A 1,000-Mile-Long Sheet of Wildfire Smoke Suffocates U.S. West

The U.S. West Coast is enduring some of the most dangerous air in the world as a 1,000-mile-long sheet of wildfire smoke hangs over the region.

The air quality index in Eugene, Oregon, neared the ceiling set by the U.S. Environmental Protection Agency on Friday. Portland and Seattle had the worst air quality among major world cities, according toIQAir AirVisual pollution data.

$69.​9B Renewable power investment worldwide in Q2 2020 -39.​80% Today’s arctic ice area vs. historic average

50,​820 Million metric tons of greenhouse emissions, most recent annual data 31% Carbon-free net power in the U.S., most recent data 0 6 5 4 3 2 0 3 2 1 0 9 0 4 3 2 1 0 .0 9 8 7 6 5 0 6 5 4 3 2 0 0 9 8 7 6 0 8 7 6 5 4 0 5 4 3 2 1 0 3 2 1 0 9 Parts per million CO2 in the atmosphere +0.​92° C Jul. 2020 increase in global temperature vs. 1900s average

Dubai, United Arab EmiratesMost polluted air today, in sensor range 0 5 4 3 2 1 ,0 3 2 1 0 9 0 5 4 3 2 1 0 0 9 8 7 6 Soccer pitches of forest lost this hour, most recent data

The gloom will last into the weekend before a Pacific storm bringing rain to coastal areas of the Pacific Northwest and winds in Northern California may push the smoke eastward, according to theNational Weather Service.

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“We’re expecting the smoke to stick around at least through Saturday,” said Hannah Chandler-Cooley, a weather service meteorologist in Sacramento. “The winds will shift so they will be from the west and we could start seeing some of that smoke being pushed east.”

The dangerous air quality is the product of record-breaking fires raging across the West that have consumed more than 3.1 million acres across California and at least 1.2 million acres in Washington and Oregon.

While the weather system might move the smoke, there’s also the risk that winds could fan the fires further, especially over the Sierra Nevada mountains, Chandler-Cooley said.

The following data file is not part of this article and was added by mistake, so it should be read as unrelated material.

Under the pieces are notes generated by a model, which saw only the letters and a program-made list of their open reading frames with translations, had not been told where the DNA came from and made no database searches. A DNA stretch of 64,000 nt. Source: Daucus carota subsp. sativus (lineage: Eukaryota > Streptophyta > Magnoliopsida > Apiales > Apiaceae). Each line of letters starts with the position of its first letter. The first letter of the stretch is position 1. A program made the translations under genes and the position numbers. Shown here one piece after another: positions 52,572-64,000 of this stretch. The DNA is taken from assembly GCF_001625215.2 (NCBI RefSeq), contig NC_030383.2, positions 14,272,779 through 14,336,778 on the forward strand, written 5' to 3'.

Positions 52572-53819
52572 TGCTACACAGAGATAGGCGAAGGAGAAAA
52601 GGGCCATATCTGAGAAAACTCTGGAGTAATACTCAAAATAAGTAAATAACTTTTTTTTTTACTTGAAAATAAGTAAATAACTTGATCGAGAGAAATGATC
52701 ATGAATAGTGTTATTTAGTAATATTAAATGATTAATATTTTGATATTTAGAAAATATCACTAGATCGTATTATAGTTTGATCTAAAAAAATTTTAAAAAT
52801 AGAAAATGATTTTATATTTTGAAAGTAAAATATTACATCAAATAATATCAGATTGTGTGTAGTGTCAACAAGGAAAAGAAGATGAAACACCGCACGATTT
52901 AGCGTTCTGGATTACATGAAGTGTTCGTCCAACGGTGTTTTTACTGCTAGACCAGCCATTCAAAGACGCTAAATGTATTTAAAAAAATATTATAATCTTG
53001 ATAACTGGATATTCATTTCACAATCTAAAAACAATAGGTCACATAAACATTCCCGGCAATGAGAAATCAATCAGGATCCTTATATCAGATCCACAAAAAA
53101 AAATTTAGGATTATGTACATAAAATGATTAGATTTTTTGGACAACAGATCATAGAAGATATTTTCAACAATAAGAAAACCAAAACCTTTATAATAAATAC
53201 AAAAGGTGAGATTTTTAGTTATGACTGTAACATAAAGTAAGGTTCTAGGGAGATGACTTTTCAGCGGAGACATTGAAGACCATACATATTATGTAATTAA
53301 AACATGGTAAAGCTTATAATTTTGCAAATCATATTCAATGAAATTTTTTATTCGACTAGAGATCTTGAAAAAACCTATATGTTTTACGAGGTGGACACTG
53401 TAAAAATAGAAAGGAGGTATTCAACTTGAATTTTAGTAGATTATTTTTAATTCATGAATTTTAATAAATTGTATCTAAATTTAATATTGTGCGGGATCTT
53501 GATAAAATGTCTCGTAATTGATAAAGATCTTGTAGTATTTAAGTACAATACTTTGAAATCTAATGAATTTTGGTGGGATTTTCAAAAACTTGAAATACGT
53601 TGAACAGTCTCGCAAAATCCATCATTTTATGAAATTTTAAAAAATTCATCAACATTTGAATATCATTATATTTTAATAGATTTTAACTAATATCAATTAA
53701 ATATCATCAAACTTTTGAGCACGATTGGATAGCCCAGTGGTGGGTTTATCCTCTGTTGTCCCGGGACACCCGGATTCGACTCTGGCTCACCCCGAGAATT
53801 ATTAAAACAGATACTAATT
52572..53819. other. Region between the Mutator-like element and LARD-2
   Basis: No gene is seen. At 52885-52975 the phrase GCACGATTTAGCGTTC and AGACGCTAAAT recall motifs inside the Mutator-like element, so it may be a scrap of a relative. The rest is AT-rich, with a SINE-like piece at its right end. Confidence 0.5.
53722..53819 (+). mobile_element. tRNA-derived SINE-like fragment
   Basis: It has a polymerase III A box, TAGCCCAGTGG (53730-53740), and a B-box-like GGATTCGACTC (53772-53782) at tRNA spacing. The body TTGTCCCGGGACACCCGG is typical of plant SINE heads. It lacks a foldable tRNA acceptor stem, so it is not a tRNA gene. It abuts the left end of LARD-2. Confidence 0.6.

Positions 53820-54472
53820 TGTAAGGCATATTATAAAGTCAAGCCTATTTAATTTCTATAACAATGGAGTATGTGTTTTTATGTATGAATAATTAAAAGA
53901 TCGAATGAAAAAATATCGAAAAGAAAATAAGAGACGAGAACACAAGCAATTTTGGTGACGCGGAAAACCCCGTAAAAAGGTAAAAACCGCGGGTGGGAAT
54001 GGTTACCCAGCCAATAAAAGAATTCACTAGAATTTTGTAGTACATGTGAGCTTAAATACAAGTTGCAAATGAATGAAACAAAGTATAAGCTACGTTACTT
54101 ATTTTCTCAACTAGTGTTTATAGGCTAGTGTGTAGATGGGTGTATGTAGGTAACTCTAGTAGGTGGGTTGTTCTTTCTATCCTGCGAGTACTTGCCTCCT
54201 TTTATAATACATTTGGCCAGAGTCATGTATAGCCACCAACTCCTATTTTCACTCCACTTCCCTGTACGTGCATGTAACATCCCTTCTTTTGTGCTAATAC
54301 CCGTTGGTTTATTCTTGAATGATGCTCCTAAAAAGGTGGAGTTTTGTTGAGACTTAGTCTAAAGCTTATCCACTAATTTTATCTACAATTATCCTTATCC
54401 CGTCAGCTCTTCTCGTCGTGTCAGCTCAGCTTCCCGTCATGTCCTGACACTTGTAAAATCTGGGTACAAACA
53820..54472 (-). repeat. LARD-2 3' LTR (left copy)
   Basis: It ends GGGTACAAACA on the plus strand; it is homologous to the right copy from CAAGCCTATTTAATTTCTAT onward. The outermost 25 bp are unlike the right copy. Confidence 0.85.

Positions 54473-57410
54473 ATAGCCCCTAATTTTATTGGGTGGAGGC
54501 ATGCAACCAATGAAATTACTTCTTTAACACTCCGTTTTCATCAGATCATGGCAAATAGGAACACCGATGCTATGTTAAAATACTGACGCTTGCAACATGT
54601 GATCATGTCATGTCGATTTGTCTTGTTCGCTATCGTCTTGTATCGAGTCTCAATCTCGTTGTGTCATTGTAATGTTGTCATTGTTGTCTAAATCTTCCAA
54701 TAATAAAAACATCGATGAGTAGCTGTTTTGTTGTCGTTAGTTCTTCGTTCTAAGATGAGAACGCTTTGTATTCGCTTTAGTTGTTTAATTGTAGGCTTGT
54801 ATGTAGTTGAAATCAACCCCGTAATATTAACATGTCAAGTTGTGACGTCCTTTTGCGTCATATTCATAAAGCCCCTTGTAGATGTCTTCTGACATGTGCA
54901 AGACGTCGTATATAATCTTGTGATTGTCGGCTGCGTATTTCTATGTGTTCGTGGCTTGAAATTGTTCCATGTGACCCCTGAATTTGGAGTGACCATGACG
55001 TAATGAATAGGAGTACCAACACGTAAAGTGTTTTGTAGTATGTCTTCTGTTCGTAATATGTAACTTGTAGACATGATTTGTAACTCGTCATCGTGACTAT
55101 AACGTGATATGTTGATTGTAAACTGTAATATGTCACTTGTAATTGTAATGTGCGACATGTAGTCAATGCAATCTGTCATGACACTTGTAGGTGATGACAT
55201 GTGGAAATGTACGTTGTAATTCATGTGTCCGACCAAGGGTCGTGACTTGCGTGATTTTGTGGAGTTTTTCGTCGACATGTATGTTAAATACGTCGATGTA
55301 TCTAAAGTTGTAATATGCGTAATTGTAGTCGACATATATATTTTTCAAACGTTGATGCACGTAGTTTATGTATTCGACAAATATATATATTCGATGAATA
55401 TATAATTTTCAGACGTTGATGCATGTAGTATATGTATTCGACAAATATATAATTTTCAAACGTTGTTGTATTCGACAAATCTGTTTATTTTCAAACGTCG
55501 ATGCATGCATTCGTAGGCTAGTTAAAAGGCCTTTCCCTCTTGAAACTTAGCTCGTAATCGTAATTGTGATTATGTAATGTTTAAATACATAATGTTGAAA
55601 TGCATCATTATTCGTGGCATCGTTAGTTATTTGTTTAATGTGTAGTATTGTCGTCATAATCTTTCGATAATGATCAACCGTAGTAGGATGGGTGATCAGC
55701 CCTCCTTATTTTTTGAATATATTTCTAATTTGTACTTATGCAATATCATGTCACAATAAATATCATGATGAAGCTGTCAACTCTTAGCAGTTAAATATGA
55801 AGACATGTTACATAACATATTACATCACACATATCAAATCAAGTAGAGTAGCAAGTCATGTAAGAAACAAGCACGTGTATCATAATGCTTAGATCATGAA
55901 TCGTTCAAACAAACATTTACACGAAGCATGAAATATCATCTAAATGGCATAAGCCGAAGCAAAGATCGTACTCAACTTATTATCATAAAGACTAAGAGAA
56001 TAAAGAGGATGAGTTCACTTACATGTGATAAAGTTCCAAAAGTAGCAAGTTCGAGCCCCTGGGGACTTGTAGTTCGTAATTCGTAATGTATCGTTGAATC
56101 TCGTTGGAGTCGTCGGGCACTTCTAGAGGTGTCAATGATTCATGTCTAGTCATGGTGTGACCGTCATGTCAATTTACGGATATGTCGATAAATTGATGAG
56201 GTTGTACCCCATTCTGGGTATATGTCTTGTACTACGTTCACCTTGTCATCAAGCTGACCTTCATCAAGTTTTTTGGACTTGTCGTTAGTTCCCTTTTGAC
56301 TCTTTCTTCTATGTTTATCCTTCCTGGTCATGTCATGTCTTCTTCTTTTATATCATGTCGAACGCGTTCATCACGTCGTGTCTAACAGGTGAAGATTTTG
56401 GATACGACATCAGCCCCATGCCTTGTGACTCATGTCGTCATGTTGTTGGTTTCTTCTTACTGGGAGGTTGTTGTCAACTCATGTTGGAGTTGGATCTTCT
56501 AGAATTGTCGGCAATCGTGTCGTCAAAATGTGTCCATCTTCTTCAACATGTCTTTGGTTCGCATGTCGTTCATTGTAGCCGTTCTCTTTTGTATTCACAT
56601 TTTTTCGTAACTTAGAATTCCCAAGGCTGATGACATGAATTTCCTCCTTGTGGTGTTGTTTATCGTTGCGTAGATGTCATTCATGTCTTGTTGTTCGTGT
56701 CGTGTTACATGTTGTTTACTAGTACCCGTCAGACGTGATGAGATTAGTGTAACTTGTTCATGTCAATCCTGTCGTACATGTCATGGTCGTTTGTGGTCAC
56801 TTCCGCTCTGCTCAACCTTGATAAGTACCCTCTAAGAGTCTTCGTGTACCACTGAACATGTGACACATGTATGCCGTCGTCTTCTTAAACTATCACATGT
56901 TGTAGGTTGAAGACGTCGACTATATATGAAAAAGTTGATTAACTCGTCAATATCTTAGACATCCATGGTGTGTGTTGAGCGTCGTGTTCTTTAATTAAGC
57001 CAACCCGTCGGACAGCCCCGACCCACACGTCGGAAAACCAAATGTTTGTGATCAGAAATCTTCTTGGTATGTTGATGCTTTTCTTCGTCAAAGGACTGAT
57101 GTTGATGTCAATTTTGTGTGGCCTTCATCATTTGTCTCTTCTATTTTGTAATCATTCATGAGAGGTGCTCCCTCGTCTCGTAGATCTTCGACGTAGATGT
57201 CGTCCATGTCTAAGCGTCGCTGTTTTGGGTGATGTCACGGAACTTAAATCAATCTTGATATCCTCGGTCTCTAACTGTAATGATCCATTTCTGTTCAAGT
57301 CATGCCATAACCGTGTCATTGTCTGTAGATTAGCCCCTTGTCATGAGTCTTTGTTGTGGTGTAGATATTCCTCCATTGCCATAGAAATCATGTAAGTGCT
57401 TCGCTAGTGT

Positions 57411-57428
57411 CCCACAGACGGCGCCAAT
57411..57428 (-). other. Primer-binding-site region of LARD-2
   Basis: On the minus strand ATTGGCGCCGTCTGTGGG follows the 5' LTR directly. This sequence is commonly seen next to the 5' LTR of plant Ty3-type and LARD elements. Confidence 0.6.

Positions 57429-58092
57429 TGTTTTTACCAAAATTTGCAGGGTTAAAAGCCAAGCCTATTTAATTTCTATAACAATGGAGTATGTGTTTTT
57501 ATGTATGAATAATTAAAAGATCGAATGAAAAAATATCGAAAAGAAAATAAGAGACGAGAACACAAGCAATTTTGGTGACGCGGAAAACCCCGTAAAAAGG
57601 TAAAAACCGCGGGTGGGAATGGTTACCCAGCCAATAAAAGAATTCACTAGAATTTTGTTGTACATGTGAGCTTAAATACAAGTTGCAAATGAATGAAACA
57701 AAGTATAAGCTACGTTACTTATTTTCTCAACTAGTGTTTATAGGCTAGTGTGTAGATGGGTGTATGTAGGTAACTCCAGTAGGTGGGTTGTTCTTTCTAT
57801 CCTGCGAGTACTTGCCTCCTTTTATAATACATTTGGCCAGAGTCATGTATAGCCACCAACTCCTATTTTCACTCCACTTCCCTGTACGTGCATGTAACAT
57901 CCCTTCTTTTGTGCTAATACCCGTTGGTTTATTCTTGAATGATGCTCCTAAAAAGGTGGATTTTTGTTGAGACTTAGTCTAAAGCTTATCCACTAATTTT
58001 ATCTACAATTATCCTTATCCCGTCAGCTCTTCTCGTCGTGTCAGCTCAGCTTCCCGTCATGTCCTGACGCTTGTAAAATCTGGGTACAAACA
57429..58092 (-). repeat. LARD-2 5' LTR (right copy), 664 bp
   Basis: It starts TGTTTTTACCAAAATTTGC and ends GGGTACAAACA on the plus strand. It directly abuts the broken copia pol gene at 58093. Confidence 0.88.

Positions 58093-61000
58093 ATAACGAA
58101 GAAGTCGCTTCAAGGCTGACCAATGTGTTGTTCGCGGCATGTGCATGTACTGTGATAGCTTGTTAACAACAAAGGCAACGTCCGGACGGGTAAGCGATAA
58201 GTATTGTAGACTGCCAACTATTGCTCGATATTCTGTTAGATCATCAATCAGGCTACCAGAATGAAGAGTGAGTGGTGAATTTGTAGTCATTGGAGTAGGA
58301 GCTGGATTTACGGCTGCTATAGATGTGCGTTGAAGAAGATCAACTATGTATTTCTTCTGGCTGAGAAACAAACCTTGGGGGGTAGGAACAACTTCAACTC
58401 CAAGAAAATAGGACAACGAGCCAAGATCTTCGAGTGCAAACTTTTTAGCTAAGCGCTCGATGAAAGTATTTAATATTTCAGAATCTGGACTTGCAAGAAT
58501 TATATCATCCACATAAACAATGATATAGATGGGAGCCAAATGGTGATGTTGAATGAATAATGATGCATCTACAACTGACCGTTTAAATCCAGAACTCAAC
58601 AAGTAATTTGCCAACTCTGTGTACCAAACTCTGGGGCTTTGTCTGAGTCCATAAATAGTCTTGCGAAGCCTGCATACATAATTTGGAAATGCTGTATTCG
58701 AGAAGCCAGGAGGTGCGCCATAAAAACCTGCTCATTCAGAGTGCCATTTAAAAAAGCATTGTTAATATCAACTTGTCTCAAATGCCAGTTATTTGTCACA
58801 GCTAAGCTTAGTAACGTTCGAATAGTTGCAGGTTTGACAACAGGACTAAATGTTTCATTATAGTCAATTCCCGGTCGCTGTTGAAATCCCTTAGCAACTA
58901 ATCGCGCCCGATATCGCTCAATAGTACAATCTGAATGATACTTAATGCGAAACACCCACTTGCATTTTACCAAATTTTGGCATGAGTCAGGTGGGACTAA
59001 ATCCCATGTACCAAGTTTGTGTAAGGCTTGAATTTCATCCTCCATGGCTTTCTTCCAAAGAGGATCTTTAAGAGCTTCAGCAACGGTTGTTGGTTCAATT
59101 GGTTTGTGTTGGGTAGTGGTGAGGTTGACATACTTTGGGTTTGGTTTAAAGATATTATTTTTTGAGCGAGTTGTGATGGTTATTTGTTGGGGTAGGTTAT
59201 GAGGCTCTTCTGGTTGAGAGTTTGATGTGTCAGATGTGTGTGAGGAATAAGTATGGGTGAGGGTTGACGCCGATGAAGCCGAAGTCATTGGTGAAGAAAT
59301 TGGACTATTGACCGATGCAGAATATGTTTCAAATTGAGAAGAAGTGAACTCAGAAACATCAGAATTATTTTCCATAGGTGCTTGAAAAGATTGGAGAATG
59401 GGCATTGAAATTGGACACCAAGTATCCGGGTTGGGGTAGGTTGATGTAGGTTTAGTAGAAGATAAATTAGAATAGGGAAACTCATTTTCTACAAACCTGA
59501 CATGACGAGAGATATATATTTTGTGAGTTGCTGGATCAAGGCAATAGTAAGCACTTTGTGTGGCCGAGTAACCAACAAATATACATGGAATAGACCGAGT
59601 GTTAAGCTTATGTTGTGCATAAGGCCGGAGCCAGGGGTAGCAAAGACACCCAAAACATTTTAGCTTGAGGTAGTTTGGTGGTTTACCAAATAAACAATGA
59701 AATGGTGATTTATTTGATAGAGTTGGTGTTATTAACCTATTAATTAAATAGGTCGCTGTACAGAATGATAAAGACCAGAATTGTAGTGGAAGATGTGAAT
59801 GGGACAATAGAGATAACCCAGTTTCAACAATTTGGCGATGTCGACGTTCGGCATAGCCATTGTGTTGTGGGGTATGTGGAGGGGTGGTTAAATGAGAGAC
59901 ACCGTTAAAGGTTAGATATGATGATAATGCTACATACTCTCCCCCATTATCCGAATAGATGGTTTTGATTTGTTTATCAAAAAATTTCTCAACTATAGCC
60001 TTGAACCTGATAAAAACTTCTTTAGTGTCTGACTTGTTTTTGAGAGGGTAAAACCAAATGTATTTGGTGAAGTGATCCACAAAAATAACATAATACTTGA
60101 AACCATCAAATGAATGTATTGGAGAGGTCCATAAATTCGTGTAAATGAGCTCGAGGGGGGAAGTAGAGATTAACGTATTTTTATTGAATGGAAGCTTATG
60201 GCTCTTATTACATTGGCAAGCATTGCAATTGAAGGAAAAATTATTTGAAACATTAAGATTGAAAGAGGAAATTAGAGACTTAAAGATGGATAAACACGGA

Earlier this week, a wind storm prompted utilities in California and Oregon to proactively shut down power lines lest they be toppled by high winds and ignite new blazes.

“The moisture is good for fire suppression, but the winds are not,” Chandler-Cooley said.

There are no critical fire weather conditions present across the U.S. and none forecast through the weekend, the U.S. Storm Prediction Center said. However, low humidity in many areas of the West and high temperatures mean the risk of fire spreading will remain.

The highest chances for rain will be in Oregon and Washington, said Bryan Jackson, a meteorologist with the U.S. Weather Prediction Center.

Unhealthy air is stretching from the Canadian border north of Seattle south to San Jose and Modesto, California, according to AirNow, an EPA air monitoring website.

Air quality alerts have been posted for all of Washington and Oregon, as well as California’s Central Valley.

Temperatures are forecast to reach 85 degrees Fahrenheit (29 Celsius) under smoky skies in Los Angeles Friday, and 86 in Sacramento under hazy skies, the weather service said. The smoke and haze has blocked the sun enough to keep temperatures low in many areas, with highs only in the 60s possible in Oakland and San Francisco.

— With assistance by David R Baker, Mark Chediak, and Brian Eckhouse

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